Once you’ve gotten your fill of history, the Valley Forge neighborhood makes for a great Philly day trip.
You can take a stroll along the Delaware Canal or go shopping for antiques in historic New Hope. The city, which sits right on the Delaware River is a stone’s throw from Lambertville, New Jersey. The town’s cool, hip vibe is perpetuated by dozens of art galleries, wineries, playhouses and more. Go for lunch and enjoy the afternoon.
Gettysburg is a place that instantly conjures images of battlefields. It’s difficult not to associate the city with the historic battleground that is now a National Park that is undoubtedly worth visiting. But there’s more to the town and the surrounding area. There’s no shortage of outdoor adventures for those looking to be active. But when you’re ready to relax, head to one of the many craft breweries and vineyards.
In nearby Carlisle, massive car shows and events are held throughout the year. Check out Chryslers at Carlisle, it’s a favorite of my husband.
The suburbs of Philadelphia are nearly as sprawling as the city itself. And across the dozens of towns that are just a short distance away there’s something for everyone and every taste if you’re looking for some day trips from Philadelphia.
During the warm summer months, visitors to my hometown of Media can enjoy Dining Under the Stars where the downtown streets shut down and restaurants serve diners al fresco. In Ardmore, among the town’s many foodie options my favorite is enjoying Japanese comfort food and picking up some Japanese groceries at Maido. In Chadds Ford you can visit the Brandywine River Museum of Art to enjoy a wonderful collection of art with a special focus on the Wyeth family. Consider going for a canoe or kayak trip down the Brandywine River, too.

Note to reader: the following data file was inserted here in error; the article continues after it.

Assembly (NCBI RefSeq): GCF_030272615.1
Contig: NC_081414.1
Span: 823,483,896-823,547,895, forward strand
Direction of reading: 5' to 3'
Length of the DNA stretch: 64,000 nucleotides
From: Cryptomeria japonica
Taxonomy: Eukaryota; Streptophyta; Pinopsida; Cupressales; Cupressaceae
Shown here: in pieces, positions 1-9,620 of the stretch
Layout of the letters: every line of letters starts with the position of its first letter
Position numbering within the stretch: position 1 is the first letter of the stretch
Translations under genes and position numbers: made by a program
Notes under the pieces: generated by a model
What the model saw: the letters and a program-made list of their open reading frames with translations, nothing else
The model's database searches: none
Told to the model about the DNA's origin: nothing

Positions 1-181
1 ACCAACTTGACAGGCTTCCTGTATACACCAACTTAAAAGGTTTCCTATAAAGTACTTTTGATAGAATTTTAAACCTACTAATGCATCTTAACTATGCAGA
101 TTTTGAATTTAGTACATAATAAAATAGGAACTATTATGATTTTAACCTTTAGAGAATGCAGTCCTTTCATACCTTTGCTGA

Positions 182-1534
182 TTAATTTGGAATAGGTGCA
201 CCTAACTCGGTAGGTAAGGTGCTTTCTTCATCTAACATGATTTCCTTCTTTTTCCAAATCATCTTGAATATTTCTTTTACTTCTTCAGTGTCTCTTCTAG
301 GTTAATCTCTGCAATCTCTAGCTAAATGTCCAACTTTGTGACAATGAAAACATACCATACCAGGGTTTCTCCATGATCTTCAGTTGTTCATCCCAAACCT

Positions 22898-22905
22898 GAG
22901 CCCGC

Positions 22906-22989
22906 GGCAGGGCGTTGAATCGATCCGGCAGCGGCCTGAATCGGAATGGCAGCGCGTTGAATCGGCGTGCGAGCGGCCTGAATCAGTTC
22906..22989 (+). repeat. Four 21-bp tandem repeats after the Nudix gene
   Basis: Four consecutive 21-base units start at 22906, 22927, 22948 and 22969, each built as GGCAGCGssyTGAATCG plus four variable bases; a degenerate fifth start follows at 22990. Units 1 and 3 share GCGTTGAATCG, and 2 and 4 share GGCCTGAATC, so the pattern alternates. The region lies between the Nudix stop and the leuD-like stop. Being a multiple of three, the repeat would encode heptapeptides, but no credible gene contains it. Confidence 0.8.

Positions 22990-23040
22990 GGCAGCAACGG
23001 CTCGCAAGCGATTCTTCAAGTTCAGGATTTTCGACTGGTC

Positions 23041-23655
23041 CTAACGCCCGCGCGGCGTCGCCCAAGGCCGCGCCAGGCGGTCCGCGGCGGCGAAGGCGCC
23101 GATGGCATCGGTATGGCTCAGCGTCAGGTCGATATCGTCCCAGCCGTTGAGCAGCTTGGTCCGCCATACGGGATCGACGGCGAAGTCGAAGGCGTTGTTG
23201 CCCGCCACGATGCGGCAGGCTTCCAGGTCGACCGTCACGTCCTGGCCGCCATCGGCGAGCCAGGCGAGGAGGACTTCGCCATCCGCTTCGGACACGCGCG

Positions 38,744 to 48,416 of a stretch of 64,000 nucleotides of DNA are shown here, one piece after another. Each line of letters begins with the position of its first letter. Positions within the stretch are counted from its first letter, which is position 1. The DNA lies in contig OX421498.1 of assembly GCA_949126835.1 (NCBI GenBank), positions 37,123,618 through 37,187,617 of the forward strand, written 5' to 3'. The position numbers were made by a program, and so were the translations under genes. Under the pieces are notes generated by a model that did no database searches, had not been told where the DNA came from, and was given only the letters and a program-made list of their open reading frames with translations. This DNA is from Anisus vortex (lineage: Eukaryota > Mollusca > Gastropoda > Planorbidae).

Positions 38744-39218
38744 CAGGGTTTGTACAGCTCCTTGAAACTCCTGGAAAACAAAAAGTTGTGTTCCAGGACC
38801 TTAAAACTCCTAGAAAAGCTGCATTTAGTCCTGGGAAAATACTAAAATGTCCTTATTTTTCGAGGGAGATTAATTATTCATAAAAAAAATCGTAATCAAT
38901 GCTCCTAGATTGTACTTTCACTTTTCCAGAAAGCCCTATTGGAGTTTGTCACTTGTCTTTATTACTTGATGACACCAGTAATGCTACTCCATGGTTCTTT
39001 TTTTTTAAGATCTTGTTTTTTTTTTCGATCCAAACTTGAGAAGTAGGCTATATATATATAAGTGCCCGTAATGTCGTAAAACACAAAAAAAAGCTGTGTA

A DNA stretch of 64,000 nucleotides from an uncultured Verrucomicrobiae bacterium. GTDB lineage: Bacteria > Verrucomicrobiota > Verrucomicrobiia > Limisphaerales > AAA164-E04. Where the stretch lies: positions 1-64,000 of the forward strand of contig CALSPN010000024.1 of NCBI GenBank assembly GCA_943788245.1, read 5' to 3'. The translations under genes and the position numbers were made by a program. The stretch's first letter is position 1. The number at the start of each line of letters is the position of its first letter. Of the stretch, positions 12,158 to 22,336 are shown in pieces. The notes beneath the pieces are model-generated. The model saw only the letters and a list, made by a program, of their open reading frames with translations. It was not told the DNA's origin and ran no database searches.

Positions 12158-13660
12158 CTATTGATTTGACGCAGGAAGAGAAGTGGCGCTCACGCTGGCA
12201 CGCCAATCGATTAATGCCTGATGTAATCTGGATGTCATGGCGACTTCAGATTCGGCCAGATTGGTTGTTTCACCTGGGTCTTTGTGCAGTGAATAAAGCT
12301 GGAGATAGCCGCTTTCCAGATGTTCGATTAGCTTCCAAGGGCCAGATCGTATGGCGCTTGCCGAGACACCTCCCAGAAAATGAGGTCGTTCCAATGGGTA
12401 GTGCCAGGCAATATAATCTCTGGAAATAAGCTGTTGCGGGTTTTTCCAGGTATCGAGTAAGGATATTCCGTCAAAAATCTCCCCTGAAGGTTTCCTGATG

Or perhaps you just want to indulge at The Malvern Buttery in some good coffee and fresh baked pastries or classic English comfort food and tea at A Taste of Britain in Wayne. There are no shortage of great local spots to visit and enjoy for day trips from Philadelphia. And each town has its own special charm.
New Jersey Day Trips from Philadelphia
There’s little that needs to be said about Atlantic City. At Atlantic City you can gamble with a view of the ocean. But there’s no shortage of other ways to enjoy a day, including live shows, a stroll along the boardwalk or a visit to the Atlantic City Aquarium.
Just across the Hudson River from New York City, are dozens of towns with a lot to offer. In Edgewater, you can visit Mitsuwa Marketplace, a Japanese grocery store and food court. Meanwhile in Frank Sinatra’s hometown of Hoboken you’ll find brownstone buildings with unique and fun independent shops. From Jersey City you can access historic spots like Ellis Island. Also, be sure to check out the Liberty Science Center, a fun hands-on science museum that’s perfect for families. These towns all make great day trips from Philadelphia.